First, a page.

Gorshkov had to wait ten months before he could take this photo. This is the only area in the world where this tiger species still occurs. The Siberian tiger is almost completely extinct. Gorshkov’s dream was to capture the symbol of Siberia on camera.
For the 56th edition, 49,000 photos from 86 countries were submitted. At the launch in 1965 there were 361. These images also won prizes:
Seventeen-year-old Norwegian Liina Heikkinen can call herself a Young Wildlife Photographer. Her photo shows a fox devouring a goose and doesn’t seem to want to share her booty.
Winner of the animal portraits is this proboscis monkey that seems to meditate with closed eyes. The Dane Mogens Trolle shot it on the Indonesian island of Borneo.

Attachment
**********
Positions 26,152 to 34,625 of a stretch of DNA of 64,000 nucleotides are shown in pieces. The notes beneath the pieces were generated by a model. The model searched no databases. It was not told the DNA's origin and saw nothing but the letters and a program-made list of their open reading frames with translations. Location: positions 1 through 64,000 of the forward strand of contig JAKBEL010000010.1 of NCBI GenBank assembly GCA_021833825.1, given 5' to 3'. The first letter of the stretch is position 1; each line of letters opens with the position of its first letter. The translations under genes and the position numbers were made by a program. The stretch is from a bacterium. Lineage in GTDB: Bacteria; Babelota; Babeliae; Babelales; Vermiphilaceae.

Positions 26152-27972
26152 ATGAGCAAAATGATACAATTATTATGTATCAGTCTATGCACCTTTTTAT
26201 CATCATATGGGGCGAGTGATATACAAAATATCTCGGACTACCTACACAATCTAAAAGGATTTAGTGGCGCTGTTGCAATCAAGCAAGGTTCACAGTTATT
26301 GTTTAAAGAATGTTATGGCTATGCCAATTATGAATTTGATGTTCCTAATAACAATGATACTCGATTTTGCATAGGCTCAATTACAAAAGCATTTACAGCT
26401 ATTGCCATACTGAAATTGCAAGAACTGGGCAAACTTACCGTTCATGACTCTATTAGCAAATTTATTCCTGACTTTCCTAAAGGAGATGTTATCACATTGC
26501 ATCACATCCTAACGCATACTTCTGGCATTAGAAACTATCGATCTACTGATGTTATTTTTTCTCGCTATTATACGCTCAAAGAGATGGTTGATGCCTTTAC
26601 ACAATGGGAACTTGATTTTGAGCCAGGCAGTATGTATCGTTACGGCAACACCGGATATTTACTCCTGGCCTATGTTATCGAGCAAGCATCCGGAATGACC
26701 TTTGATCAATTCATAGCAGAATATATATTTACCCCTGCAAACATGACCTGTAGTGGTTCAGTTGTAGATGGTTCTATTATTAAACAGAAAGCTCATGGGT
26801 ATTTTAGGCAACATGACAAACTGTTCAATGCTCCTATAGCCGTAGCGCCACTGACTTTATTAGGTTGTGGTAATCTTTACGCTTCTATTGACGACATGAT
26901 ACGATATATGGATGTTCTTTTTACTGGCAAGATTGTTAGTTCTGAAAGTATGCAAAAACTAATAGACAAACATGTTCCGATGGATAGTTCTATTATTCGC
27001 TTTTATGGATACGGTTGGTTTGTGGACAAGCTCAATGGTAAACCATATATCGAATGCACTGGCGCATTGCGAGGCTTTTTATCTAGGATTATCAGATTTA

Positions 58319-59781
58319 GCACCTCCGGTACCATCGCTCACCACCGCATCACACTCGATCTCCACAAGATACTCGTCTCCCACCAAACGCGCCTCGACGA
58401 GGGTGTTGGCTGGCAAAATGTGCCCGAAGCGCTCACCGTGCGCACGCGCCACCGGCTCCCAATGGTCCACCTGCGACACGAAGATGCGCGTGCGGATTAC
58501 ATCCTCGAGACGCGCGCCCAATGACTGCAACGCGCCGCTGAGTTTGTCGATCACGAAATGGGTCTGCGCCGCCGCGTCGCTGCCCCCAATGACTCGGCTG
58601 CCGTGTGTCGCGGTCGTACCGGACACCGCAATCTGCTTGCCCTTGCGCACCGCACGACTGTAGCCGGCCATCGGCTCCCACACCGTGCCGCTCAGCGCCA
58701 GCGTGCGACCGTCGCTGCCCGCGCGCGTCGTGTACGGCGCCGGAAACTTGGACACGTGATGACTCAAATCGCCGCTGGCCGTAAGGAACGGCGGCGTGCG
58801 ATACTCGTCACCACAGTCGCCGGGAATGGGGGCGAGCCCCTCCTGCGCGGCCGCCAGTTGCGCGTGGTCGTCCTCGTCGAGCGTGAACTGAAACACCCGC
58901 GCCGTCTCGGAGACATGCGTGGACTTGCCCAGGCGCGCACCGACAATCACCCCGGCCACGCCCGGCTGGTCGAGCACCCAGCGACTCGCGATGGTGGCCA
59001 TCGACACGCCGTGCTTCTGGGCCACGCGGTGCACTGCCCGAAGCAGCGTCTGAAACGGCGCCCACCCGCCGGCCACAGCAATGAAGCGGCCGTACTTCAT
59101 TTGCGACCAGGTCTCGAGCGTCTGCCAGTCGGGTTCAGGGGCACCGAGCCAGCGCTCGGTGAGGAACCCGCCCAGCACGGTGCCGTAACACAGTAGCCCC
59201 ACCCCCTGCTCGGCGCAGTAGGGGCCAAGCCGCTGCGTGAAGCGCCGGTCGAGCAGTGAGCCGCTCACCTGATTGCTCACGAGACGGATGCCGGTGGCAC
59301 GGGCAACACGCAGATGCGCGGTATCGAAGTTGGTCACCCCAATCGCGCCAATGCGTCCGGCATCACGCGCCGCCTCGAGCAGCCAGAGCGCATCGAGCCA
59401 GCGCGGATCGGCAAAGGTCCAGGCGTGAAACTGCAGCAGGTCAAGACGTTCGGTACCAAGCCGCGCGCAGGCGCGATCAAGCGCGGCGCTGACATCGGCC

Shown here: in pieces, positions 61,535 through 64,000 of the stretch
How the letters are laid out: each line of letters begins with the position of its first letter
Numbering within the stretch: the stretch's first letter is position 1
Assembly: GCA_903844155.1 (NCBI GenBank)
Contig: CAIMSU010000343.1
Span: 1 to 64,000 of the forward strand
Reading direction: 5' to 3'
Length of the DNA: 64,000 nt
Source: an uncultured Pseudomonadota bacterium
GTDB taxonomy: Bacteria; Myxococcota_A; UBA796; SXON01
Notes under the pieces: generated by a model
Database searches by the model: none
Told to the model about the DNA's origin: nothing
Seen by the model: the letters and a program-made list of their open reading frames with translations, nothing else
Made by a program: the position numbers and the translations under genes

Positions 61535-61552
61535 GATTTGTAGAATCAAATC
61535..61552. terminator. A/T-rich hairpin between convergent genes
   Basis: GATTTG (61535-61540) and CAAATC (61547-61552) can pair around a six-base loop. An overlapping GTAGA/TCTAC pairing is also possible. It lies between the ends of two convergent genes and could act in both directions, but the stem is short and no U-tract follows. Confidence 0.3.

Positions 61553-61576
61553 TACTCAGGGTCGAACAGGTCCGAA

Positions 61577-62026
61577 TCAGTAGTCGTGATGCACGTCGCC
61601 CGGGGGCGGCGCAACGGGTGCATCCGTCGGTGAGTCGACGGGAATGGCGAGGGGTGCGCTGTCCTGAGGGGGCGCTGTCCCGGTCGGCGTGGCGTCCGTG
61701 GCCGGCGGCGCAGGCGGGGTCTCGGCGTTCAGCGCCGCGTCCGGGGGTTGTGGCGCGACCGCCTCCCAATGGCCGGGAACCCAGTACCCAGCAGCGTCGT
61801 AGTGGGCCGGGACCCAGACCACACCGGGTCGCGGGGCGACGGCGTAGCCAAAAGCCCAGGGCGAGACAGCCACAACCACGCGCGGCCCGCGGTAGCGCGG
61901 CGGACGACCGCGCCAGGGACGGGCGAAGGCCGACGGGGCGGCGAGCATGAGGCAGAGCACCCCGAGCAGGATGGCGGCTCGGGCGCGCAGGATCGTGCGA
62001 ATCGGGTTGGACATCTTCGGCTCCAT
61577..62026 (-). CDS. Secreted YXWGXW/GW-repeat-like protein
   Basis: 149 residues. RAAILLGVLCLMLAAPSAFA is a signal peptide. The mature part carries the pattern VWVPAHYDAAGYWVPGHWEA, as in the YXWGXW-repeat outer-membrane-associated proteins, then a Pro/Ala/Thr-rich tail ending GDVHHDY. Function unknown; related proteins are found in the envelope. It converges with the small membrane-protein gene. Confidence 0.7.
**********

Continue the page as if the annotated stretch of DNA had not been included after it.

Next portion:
The Chinese Shanyan Li stumbled into the high plains of Tibet after hours of patience on this family of pallas cats or manoules. A mother (center) was hunting with her kittens until she saw a hungry fox approaching. She retired and brought the three to safety. Li won the prize in the ‘event’ category.
Two Eleonora’s falcons – so named after a ruler in Sardinia from the 14th century – are doing their thing. The male supplies his breeding female with fresh prey. The falcons prefer to nest on steep cliffs along the Mediterranean Sea when groups of small birds pass by to hibernate in North Africa. Italian Alberto Fantoni won in the ‘Rising Star’ category.
Whether they are professional or amateur photographers, people from all over the world can submit their photos for the prizes. The next round will start in the coming weeks. First, the photos chosen by the jury will be on display at the Natural History Museum in London. They then move to various other locations around the world.